News is more important to consumers during a recession

The recession impacted virtually every aspect of people’s lives – and their relationship with the news was no exception. Data from FD’s Media Monitor series reveals that news consumption habits of UK consumers have gone through a “double-twist” in the last two years.

Guy Bellamy, FD’s creative director and author of the nine-year tracking study, says: “Over the last three years there have been a number of major swings in people’s news consumption habits. In 2009, we saw a dramatic shift away from interest in the themes that were popular during and perhaps symptoms of the boom years – holidays, car buying, residential property, food and drink. Instead people really wanted to use news media to engage with the more serious issues they were facing and dealing with. There was a hunger for sound economic forecasts and money, legal issues and business stories rose significantly in popularity and importance.

“During 2010 our research also showed a counter-swing in the tone of news people were engaging with. As people had adjusted to the recession they increasingly wanted to know more about what they could do about things and some even wanted news that would put a smile on their face.”

Change in the topics people wanted to follow in the news – and overall tone of news – were one aspect of many fundamental changes in people’s relationship with news since the start of the recession. FD’s research during 2010 has also shown that:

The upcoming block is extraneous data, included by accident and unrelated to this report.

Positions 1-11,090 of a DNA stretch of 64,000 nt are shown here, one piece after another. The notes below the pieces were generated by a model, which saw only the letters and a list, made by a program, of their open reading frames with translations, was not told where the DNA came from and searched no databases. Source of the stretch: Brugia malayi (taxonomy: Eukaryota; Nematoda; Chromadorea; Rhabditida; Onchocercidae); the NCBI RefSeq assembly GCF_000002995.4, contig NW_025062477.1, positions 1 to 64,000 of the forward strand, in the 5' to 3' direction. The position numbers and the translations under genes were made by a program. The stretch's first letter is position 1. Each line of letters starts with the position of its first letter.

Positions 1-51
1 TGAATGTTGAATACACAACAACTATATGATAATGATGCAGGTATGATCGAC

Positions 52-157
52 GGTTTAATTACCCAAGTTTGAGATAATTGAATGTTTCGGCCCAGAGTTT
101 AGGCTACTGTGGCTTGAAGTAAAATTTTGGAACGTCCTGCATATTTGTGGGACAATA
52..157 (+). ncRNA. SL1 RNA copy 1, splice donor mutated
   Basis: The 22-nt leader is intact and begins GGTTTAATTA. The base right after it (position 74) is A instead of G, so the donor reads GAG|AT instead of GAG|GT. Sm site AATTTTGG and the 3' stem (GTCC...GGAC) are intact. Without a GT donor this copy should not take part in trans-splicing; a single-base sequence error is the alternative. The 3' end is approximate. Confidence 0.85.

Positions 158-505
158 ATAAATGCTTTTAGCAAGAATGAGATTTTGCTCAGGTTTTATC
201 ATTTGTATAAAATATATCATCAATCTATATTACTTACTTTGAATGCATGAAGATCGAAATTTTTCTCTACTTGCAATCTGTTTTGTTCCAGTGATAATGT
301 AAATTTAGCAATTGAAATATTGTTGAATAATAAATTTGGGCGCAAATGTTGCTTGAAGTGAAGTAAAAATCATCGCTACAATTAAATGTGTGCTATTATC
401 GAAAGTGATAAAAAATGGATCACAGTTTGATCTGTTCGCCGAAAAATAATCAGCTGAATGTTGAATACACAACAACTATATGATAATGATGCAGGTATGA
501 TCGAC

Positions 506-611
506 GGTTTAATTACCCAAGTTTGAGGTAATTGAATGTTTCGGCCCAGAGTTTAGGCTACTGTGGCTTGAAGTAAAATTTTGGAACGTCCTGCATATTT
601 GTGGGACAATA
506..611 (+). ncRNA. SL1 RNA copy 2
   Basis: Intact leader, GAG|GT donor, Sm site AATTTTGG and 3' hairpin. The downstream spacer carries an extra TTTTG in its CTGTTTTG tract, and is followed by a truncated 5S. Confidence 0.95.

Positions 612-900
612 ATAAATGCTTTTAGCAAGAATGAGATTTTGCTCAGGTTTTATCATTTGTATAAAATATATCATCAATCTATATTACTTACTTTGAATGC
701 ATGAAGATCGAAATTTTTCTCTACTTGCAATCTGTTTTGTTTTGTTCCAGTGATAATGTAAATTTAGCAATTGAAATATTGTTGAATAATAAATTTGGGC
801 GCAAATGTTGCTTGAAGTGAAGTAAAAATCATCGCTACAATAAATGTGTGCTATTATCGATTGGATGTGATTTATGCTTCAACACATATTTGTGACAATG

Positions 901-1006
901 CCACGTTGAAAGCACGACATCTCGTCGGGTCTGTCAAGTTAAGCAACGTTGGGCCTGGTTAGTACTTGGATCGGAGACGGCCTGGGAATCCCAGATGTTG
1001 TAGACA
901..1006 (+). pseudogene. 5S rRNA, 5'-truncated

• News has become a much more important part of people’s daily routines now than it was two years ago. 
  • More people are following news in the evening rather than the morning or during work.
  • The range of news media consumed has changed.
  • Many people have more defined ideas on the media they trust for heavyweight, impartial comment.

Bellamy comments: “FD has been running its Media Monitor series for nine years and the intention of the research is to go beyond looking at who follows which media and really understand the “demand” dynamics that shape news habits – which stories do people engage with, what is the tone of news that impacts and what is the inter-relationship between the wide-ranging news media that people follow as part of their daily routines. In an age of media over-supply, knowing how people choose to engage with news and how they are influenced is more important than correlating channel to segment.”

The type of stories people most like to follow (Q4 2010)


Stories about topics impacting my family and life


Stories that make me stop and think about an issue


News about where I live




Stories that make me laugh


Uplifting news


Stories that strike up conversations at home or at work


News about the recession


Sound economic forecasts


Shock headlines


Surveys about what people think















BackgroundFD’s research series that polls more than 10,000 consumers a year is an exclusive resource for its clients, although during the early months of 2011, a number of research highlights will be shared exclusively with PRmoment.

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